I first met Arnie in the RDS the time I was running a poetry Valentine’s Day event in2019 — Date with a Love Poem. Guests came to a coffee morning to listen to love poems old and new being read by a group of contemporary poets. Not long afterwards Arnie joined the writing group I was running and we quickly reached the second base of trust as a couple of poets exchanging feedback on our poems. In tennis and golf you need the right sparring partner — it’s the same in poetry.
Arnie’s journey is intriguing. Whose isn’t? His grandmother had three husbands: "The first one binged on Sugar Creek,/gave credit to Negroes,/went bankrupt,/threatened suicide,/died of drink." And by the end of the poem, she’s on the third husband: "He was kind./It was enough."
In 1969, Arnie was one of the eligible men included in the draft lottery to serve in Vietnam due to the random fact of his birth date falling between 1944 and 1950. He was living in college accommodation on the night of the draft with his wife and young child, Nick, who is here with us today. The fact that there was so much static during the radio broadcast of the lottery must have been terrifying as he wondered if his birthday had already been called but he missed it. A fork in the road he couldn’t control. I doubt we would be here in Poetry Ireland this evening, that I would be publishing his poetry, that he would have met his wife Adèle and come to Ireland had his luck in that lottery been different. He wasn’t called to war. His poem about that draft lottery night I have workshopped with him – and many others – thus we have a second collection already in the pipe-line.
But this collection first. Some of that what-iffery is in Arnie’s knowing poem about how his and Adele’s destiny turned out. In "The Second Husband Explains It All", on page 66, he captures a sentiment not unique to Irish mothers (but oh so very Irish).
In spite of the general randomness of fate,
others could have asked, as her mother did,
less politely, are you sure you should do that,
throwing doubt under the wheels of initiative
like a hand grenade or at least a handful of nails.
Flinging down this gauntlet of responsibility
allowed the mother to admire her own reflection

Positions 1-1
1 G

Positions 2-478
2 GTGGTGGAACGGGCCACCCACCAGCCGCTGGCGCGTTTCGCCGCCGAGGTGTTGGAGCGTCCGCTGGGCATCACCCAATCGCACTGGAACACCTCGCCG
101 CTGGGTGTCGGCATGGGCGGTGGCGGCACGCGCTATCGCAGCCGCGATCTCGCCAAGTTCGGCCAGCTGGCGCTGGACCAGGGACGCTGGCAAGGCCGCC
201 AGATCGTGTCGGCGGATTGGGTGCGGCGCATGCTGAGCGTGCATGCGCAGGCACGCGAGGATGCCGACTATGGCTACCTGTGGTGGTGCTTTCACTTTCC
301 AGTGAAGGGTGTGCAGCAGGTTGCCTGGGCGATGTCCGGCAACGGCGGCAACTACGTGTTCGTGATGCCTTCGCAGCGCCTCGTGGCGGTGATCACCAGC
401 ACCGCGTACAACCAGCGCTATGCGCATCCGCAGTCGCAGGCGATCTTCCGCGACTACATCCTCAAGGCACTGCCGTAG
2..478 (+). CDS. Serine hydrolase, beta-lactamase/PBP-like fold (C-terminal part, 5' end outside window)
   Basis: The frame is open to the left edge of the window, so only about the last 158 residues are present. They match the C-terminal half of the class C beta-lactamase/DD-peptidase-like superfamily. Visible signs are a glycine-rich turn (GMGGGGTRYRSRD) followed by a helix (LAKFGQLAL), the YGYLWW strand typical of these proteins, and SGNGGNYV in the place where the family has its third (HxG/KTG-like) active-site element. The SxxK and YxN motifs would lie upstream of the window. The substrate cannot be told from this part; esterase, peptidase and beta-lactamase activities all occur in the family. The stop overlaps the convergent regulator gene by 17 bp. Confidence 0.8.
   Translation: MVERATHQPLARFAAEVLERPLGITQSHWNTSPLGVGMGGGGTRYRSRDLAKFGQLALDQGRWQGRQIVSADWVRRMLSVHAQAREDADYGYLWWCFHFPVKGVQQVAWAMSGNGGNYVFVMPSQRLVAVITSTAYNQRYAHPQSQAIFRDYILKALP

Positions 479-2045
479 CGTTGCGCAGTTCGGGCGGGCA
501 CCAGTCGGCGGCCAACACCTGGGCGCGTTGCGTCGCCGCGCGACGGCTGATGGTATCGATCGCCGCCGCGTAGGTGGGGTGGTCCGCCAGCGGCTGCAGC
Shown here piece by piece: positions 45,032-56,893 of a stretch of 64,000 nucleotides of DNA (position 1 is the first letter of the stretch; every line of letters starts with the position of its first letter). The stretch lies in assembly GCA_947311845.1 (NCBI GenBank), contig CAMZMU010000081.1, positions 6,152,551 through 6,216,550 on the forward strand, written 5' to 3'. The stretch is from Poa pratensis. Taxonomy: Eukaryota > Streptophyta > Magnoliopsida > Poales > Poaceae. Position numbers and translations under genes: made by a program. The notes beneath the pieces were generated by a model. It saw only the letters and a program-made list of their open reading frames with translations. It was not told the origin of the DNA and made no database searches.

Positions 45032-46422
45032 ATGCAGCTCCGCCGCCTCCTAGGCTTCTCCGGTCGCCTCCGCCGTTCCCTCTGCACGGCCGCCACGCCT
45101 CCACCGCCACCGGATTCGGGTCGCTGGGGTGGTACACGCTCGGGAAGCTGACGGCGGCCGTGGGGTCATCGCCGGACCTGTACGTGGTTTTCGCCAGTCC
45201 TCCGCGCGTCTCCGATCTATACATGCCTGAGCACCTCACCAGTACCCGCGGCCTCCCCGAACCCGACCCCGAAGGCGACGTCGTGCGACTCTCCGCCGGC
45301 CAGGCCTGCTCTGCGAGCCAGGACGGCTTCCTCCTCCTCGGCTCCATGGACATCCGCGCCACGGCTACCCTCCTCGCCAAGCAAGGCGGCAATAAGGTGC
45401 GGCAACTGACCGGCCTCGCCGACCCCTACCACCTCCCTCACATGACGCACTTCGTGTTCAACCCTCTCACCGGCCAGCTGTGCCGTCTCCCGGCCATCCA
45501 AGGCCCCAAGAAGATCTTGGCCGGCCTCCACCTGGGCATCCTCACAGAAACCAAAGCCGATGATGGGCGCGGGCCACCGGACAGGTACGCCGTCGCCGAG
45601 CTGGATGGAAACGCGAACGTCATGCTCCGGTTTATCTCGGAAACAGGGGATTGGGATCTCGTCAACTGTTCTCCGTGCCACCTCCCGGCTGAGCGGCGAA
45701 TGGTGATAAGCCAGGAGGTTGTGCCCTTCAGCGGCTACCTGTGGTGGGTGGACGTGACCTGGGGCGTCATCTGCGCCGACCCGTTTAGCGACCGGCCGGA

in the polished surface of I told you so.
And later he imagines the what if for Adèle:
How different it would have been to pause
and risk returning to a town that whispered
she had her chance. Could she have managed
to construe whispers as flowers of forgiveness,
gentlest scorn, background noise of knowledge?
The leading art critic of the Victorian era was a man called John Ruskin. There is an art joke mocking Ruskin which I recently read about in AA Gill’s memoir “Pour Me” (Weidenfeld & Nicholson). On his wedding night it was said that “Ruskin was revolted by the pubic hair of his new bride having virginally imagined that all women were as bald as classical marble. He confused the erotic with the aesthetic, got his nude mixed up with his naked.”
Why bring this joke to a poetry launch? Because poetry that is worth reading is about the poet taking the risk of being naked, undressing, not looking to romanticise with idealised marble nudity. Arnie has undressed and allowed us to take a look. He has taken an unsparing look at his own life. Here is a man confident enough to admit in On the wing — a poem which starts out with bird watching --
sure I’ll never piss
again, just this
old man’s slow
a wet spot on the pants,
of what I can’t hold
or wait for.
And in the Poetry of Aging he knows that “though the walls are thick,/ protective, the inside roils.” Look closely and you’ll find you’re not so different. We might wobble differently underneath the surface, but rest assured, we all wobble.
Take poetry slowly. Don’t rush. Savour the salt of the caviar when Arnie catches the eye of a black man in line being snubbed by a sales clerk in Greensboro, North Carolina: “I, shame dumb,/he, rage quiet,/refuses her/and any me.”
Taste the ambrosia of love when he is with his daughter “ma fille”, In Dijon (“she chats up my silence”). Feel grief catch in your throat in Nocturne
Grind loss coarsely, sieve it
through subtle fingers, mourn
the shell holes and foxholes.
Look for the turn, find it on a second, or a third reading. It’s there, 15-year old Arnie living in the VA town where his father worked, playing pool with a wounded veteran who had been “blown into a steel chair” a man who “called himself spic, in a tone/that made sure I wouldn’t,”
He’d rage at the game,
chalk his cue, then take me
at straight or nine ball,
without knowing that I knew
he discharged loss
in the crack of ball on ball.
This collection is one of tenderness, of no regrets, of acceptance. The collection closes with Border Crossing, with hope, in the better place he finds himself:
I stop, belly-deep
in loosestrife poor
but patient, already
in a better country.
They say that publishing a poem is like giving it a decent burial. But this is no funeral, this is a celebration of a life lived, a man who has looked honestly at himself in the mirror, and is carrying on. The thing is, you are ours now Arnie. No going back to America. For presenting us with his work of art, this stage of his inner transformation, his Proposition, please express your thanks and give a warm Irish welcome to Arnie Yasinski.
Alison Hackett — this is the text read at the launch of Proposition in Poetry Ireland on 23 Jan 2020
Signed copies of Proposition by Arnie Yasinski published by 21st Century Renaissance can be purchased in Hodges Figgis, Dawson Street, Dublin 2 and on this website online